4. Give your plants a haircut
Whilst it's best to avoid pruning your houseplants after Autumn, your plants may be looking a little on the rough side on the other side of winter.
Pruning your green babies is best done in early Spring, as the longer days gives your plants that extra energy boost they need to recover. Not only does getting rid of dead foliage make them look better, but it also allows more light to come in and gives the chance for new leaves to grow.
Start by inspecting your plants and checking for any sad looking, diseased and discoloured foliage. Start by pinching off yellowed, brown and dead leaves from the base, and use secateurs or garden scissors to trim back tougher and stronger foliage.
Sometimes during winter, your plants can start growing taller and leggier, in desperation for more light. If you don’t like this acquired look, and you want it to look bushier and fuller, sometimes the best thing to do is to cut it all back.
Top tip: The best way to promote fuller growth is to cut your plants all the way back to a leaf node, where a new branch or stem can go from. When you’re done, leave the plant to do its thing and watch it flourish!
5. Move your plants to their favourite locations
If you’ve moved your plants during winter, Spring is the time to move them back to their favourite spots! Getting the right conditions will help them flourish and grow to their max capacities.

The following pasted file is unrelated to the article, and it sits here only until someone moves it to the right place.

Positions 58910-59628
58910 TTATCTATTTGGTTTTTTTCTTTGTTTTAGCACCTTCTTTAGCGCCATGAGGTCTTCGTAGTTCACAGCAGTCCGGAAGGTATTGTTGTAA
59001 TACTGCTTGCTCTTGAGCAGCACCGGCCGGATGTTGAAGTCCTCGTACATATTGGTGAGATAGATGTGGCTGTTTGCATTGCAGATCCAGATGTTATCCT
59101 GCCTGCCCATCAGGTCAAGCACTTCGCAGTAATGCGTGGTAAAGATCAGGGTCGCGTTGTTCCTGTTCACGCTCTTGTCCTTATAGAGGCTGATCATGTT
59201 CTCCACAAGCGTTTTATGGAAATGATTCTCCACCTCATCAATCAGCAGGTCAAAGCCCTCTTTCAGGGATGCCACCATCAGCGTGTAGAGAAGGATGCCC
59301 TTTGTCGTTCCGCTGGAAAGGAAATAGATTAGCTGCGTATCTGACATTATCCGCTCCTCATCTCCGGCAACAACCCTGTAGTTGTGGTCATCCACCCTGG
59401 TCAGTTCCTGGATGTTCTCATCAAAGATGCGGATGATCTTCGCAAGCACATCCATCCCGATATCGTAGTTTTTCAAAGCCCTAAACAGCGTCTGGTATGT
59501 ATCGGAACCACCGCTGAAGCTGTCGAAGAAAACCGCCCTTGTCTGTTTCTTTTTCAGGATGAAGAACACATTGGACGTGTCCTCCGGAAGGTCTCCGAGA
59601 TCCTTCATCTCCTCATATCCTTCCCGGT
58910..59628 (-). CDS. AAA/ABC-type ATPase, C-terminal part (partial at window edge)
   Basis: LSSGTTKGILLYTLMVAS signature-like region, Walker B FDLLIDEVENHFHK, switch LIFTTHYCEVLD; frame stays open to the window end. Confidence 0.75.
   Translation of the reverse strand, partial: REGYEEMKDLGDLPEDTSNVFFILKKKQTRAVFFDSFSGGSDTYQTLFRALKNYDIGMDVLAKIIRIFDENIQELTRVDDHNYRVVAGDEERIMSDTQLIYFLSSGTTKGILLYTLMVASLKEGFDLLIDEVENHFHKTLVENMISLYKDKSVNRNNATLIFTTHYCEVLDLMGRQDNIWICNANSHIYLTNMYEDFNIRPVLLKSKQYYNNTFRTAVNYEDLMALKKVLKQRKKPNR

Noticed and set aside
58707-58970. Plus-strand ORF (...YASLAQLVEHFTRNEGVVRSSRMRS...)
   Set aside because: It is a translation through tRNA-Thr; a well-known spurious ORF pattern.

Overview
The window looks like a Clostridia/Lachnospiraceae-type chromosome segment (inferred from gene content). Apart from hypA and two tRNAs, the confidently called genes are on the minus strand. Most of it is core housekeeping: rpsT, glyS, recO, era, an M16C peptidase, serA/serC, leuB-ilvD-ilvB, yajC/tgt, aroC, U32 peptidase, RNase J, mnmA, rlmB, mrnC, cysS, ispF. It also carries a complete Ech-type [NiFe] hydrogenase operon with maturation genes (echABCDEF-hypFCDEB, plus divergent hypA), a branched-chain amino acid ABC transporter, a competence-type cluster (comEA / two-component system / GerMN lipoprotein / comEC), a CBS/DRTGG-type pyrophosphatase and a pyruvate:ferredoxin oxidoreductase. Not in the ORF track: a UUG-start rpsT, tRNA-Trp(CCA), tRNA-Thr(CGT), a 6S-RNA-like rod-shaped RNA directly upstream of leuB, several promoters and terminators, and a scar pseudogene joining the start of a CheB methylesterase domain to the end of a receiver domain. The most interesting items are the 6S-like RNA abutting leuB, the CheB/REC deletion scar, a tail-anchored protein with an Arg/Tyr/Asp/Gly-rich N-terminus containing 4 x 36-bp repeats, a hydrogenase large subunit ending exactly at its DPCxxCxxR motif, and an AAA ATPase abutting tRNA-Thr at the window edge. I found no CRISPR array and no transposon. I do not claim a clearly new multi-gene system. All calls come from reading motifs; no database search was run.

First, work out what their preferred light and temperature conditions are. Do they love indirect bright light, shaded areas or full-on dazzling sunlight? In general, south-facing windows are great for sun-loving plants, whereas north-facing windows are better for shade dwellers.
South-facing windows are perfect for plants such as cacti, succulents and others such as jade plants and crotons, whereas north-facing is great for golden pothos’ and money trees. Parlour palms, Snake plants, Philodendrons and Monsteras will all tolerate these lower light conditions - so there are certainly options!
On the flipside, west-facing rooms enjoy more sunshine in the afternoon and evenings, whilst east-facing rooms are sunnier in the mornings. These conditions are great for plants that love dappled sunlight, such as the fantastic Fiddle Leaf Fig tree and even most tropical plants.
Now that you have all of our tips and tricks, you can be well on your way to prepping your spring indoor plants - now get yourself in gear and get ready for some Spring prepping!